[SHOP CUBS: Get your Cubs gear right here]

This didn’t create a splash, but the Cubs are feeling optimistic about Adam Warren — the swingman acquired from the New York Yankees in the Starlin Castro trade — and insurance policies like Trevor Cahill, Clayton Richard and Travis Wood. Because, as Epstein said: “We’ve been walking a tightrope with our lack of starting-pitching depth.”

The Cubs still haven’t really mortgaged their farm system yet, meaning there should be plenty of trade chips available to get whatever they need leading up to the July 31 deadline.

“Organizations that are the healthiest,” Epstein said, “(with) the most talent coming through the pipeline, the fewest holes, the most areas of surplus and depth, tend to have the least active offseasons. And those organizations tend to win.

“It means they’re doing something right. It means they have ways to address their needs internally. It means they have a lot of talent spread out in different areas of the organization. The teams that sometimes quote-unquote ‘win the offseason’ do so in response to a glaring need to infuse talent in a number of different areas.

“A healthy organization is not made by virtue of one busy offseason. It’s really years and years and years of planning, hiring scouts and development people and putting processes into play and seeing that approach manifest over time.”

Whether or not the Cubs are paper tigers, the only guarantee is they will be the biggest story in the baseball world in 2016.

Scott Boras' history lesson illustrates why Cubs are unlikely to trade Kris Bryant


Scott Boras' history lesson illustrates why Cubs are unlikely to trade Kris Bryant

SCOTTSDALE, Ariz. — As the Cubs move into a new era, the Kris Bryant Decision looms large over the entire organization.

Should they trade him now, two years out from free agency (or one year away if he actually wins his service time grievance)? Or is now the time for the Cubs to deliver a huge offer and lock him up long term?

Bryant's agent, Scott Boras, has been one of the most powerful men in baseball over the last couple decades and he's seen many teams go through the same dilemma the Cubs are currently weighing.

In encountering similar situations with players of Bryant's caliber (a former MVP and Rookie of the Year), Boras shed some light on how unlikely it is that the Cubs would actually wind up dealing him.

"Certainly every player I have that is at that level, they're always asking the question about, 'will they? Won't they? Will they trade him? Will they do it?'" Boras said. "And the answer to that is always: I can give you a percentage over a decade of how many of those players get traded and the answer is very low. If you think that much of him and to get something back for him with a limited period of time is always very hard."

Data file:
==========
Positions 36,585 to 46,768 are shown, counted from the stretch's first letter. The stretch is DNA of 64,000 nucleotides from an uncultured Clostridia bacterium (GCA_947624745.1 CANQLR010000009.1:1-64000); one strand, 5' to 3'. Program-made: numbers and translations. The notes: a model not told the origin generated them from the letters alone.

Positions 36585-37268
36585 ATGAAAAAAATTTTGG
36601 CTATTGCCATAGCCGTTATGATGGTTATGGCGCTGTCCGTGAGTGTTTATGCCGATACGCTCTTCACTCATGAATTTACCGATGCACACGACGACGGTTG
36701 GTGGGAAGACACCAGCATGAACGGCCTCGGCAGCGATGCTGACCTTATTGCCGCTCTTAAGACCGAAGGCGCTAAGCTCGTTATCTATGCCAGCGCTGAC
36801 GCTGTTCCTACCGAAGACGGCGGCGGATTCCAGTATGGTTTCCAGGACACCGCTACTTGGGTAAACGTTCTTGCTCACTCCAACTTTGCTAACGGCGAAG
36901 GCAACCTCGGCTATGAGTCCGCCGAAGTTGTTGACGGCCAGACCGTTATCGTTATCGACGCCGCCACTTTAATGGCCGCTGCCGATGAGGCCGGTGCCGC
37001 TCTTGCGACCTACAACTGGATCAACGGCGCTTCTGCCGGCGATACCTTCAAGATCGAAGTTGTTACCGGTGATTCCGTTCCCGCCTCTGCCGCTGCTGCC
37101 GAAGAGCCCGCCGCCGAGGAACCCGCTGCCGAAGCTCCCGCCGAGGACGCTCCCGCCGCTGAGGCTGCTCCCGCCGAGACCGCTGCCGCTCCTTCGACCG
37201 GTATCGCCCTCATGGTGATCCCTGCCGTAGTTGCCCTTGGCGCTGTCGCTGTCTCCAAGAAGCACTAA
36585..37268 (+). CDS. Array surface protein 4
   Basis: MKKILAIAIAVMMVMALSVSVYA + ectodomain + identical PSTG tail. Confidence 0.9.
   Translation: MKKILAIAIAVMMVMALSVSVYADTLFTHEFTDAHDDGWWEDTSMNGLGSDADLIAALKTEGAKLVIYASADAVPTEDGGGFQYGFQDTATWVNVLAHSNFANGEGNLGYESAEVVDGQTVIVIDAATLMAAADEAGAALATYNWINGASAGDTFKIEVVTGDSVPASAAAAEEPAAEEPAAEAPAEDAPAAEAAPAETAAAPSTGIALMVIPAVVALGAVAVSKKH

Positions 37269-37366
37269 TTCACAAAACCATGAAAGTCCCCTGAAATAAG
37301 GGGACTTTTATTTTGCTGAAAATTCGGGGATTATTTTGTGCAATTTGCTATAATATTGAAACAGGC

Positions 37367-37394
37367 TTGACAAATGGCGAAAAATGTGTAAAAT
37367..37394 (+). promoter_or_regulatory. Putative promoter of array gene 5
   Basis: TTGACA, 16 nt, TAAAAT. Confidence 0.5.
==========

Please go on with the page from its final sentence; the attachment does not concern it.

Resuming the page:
He's got a strong point there. Bryant has a career .901 OPS and averages 32 homers, 92 RBI and 112 runs scored per 162 games over his five years in the big leagues. He proved that the lack of power and production in 2018 was injury related with a strong bounceback season this past year, finishing 14th in WAR in the National League while battling through a lingering knee issue. 

Bryant provides a ton of value to the Cubs and his presence on the roster increases the likelihood of winning another World Series over the next two seasons. In order to trade him, they would need a huge haul in return — a package of players that sets the franchise up for success the future without completely sacrificing the short-term and current window of contention. Will some team actually meet the Cubs' asking price?

The service time grievance is a major issue here, as the difference between one and two years of Bryant would be vast. Red Sox star Mookie Betts is a free agent a year from now and Boston is in a similar situation in that they're weighing a potential trade now rather than risk losing Betts to the open market and getting only draft pick compensation in return.

Boras pointed to how the Red Sox and Cubs both won World Series with Betts and Bryant earlier in their careers, leveraging the star players on cheaper deals to allow more resources to augment the roster around them. But now both guys are due a hefty sum of money in 2020 (MLB Trade Rumors estimates the arbitration figure to be $18.5 million for Bryant and $27.7 million for Betts) and it's time for each team to decide which path to go down.

The prevailing thought around the game is that Bryant won't win his grievance, which puts the Cubs in a different spot than the Red Sox in that they have two years of control left. That's key to either dangle in a trade or to allow more time for the two sides to reach an agreement on an extension.

"I've seen clubs take this decision on and it's often been a decision that they regret — whether they've kept him or whether they've traded him," Boras said. "Again, because they're great players, they're really key decisions."